With the amount of daylight fading a couple of minutes each day, it is time to start thinking about the winter outlook.
This winter appears to have a similar feel as the last couple, with the overall idea being a season that is colder than normal. To get an idea of how the winter will play out, we look at several factors. Among them are the water temperatures in the Pacific and Atlantic Oceans, recent jet stream patterns, early season snow cover in the high latitudes of the Northern Hemisphere, current levels of soil moisture, and wind velocities in the lower stratosphere.
It is a lot to go through and analyze. Much of what I have learned regarding seasonal forecasting over the past several years I have gleaned from colleagues that do this type of forecasting on a much more regular basis. It is only fair to acknowledge their contributions. Dave Tolleris, Corey Lefkof, Matt Lanza, Jeff Manna, and several others who forecast specifically for businesses and commodities, have helped lead me in this direction. And I am most grateful for their insight.
One of the more intriguing developments I came across this season is from Tolleris. He has begun to draw a link between hurricane landfalls and the conditions during the following winter. But he cautions, that if there is a strong temperature signal (read: El Niño or La Niña) in the Pacific Ocean, this hurricane link does not work very well.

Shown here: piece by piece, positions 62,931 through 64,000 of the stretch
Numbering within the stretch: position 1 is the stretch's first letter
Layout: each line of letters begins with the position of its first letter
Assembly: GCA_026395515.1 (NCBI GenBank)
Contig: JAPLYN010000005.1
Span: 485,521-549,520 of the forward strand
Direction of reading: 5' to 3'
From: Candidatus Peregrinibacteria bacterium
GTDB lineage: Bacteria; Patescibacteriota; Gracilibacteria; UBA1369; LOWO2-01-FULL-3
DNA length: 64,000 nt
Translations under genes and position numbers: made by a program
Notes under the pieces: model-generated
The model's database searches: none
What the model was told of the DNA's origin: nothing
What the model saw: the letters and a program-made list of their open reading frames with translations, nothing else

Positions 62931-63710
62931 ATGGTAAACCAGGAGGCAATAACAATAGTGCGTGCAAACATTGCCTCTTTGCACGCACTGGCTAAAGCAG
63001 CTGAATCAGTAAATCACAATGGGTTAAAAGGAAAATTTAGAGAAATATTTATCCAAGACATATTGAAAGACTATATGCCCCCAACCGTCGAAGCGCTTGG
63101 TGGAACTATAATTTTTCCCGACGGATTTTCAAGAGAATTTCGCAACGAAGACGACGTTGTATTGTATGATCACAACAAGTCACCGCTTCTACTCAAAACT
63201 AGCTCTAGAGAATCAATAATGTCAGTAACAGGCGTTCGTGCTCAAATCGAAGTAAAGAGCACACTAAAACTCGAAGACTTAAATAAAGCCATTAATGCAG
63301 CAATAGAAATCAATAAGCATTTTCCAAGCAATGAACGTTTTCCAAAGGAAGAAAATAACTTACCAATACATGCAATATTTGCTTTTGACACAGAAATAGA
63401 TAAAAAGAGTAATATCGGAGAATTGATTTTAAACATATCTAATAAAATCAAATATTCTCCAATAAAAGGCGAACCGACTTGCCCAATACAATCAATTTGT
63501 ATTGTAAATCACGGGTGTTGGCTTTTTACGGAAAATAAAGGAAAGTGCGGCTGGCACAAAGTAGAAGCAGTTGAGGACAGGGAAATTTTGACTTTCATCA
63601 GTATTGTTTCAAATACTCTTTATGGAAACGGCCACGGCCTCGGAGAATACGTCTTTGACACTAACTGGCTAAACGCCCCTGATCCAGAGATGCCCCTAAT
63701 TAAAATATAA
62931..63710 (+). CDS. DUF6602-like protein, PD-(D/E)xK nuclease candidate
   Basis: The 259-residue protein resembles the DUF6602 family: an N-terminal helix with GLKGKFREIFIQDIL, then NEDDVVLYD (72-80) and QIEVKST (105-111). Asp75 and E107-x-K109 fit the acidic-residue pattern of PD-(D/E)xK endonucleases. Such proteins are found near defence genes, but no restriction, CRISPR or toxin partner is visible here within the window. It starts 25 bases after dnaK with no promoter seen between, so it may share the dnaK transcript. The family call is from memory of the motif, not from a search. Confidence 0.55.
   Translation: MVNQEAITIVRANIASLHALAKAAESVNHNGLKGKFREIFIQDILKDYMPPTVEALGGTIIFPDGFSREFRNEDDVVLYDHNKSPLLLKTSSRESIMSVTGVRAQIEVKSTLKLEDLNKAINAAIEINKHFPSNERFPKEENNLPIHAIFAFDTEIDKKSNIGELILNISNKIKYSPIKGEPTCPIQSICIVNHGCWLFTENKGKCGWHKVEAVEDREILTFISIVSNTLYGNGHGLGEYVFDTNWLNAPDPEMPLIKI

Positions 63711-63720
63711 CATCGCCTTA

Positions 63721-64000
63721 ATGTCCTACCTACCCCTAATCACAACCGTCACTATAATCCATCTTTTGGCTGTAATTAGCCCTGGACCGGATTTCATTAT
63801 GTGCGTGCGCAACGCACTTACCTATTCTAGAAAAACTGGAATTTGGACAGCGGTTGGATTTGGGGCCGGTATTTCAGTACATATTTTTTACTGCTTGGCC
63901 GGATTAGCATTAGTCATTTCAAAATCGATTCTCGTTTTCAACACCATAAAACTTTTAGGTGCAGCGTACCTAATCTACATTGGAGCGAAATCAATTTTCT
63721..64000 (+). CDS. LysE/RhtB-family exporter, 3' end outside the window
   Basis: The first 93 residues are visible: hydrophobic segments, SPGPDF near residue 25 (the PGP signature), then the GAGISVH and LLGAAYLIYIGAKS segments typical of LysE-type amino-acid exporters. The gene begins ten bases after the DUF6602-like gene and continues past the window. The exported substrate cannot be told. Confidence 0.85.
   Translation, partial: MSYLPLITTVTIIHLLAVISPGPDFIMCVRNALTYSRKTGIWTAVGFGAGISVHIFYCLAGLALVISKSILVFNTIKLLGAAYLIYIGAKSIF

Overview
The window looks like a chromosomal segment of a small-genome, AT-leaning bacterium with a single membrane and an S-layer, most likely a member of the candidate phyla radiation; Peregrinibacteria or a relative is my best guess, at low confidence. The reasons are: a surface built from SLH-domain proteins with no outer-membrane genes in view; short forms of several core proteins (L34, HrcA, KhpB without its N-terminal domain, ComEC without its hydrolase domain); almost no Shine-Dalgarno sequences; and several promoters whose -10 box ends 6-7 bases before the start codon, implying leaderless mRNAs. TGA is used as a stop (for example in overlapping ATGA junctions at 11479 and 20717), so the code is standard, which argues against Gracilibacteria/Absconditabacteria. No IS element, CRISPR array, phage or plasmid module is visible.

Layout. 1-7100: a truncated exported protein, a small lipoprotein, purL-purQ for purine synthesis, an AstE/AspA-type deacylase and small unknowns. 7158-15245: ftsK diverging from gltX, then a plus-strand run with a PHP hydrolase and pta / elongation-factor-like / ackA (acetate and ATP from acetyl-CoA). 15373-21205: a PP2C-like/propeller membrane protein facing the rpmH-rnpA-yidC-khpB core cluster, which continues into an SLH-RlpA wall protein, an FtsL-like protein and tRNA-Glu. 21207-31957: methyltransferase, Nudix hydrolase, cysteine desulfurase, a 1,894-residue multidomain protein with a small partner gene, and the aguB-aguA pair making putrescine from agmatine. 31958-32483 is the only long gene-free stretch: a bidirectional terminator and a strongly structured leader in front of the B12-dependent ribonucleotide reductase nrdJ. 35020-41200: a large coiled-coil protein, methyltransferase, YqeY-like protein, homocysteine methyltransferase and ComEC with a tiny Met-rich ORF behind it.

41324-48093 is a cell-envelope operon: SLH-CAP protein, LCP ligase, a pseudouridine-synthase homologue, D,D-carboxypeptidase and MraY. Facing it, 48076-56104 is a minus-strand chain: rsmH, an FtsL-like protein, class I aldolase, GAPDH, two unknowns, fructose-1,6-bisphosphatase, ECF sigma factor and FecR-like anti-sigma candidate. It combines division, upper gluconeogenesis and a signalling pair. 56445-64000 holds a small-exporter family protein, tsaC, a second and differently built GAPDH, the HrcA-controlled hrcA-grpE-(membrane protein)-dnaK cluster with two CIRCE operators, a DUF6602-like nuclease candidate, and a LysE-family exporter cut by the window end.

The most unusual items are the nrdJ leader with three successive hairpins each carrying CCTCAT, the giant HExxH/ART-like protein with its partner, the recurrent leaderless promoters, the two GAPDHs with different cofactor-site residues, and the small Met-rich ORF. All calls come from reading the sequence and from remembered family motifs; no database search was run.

Given only a weak La Niña is currently in place, and that it is expected to remain at a modest level, this link may be valid this year. The link suggests fewer hurricane landfalls lead to a colder than average winter along the East Coast. And even though there has been a lot of noise this tropical season, the number of landfalls has been lower than the long term average.
With this, and the other factors above, the short version of the winter outlook is cold… at least with respect to normal. How much snow falls is a thornier issue. During the winter of 2009-10, Lynchburg had its 10th snowiest winter on record, when 34.8" fell. Last winter, only 8.4" fell. An average winter brings 17.4".
The coldest month of the season is expected to be December. Not that the rest of the winter will turn suddenly warm, but the worst of the cold, relative to normal, will be at the beginning of the season.
Regarding snowfall, we expect the total to be higher than last year's amount, but lower than the winter of 2009-10. Now, that leaves us a pretty big window, but given the recent configuration of the upper air steering winds and the weak La Niña pattern over the Pacific, I'm guessing the total amount of snow will be greater than average.
So, the guess for Lynchburg is 18-24" for meteorological winter (December through February). A few inches less in Danville… a few inches more in Roanoke.
One other caution. A large driver of temperatures from week-to-week during the winter is a pattern in the northern Atlantic Ocean, called (fittingly), the North Atlantic Oscillation (NAO). Keep an eye on it this season. When it goes negative, that means warm air has bulged northward toward Greenland, and colder air will dive south into the eastern United States.
You can follow the changes in the NAO at the Climate Prediction Center. I will be watching it, that's for sure.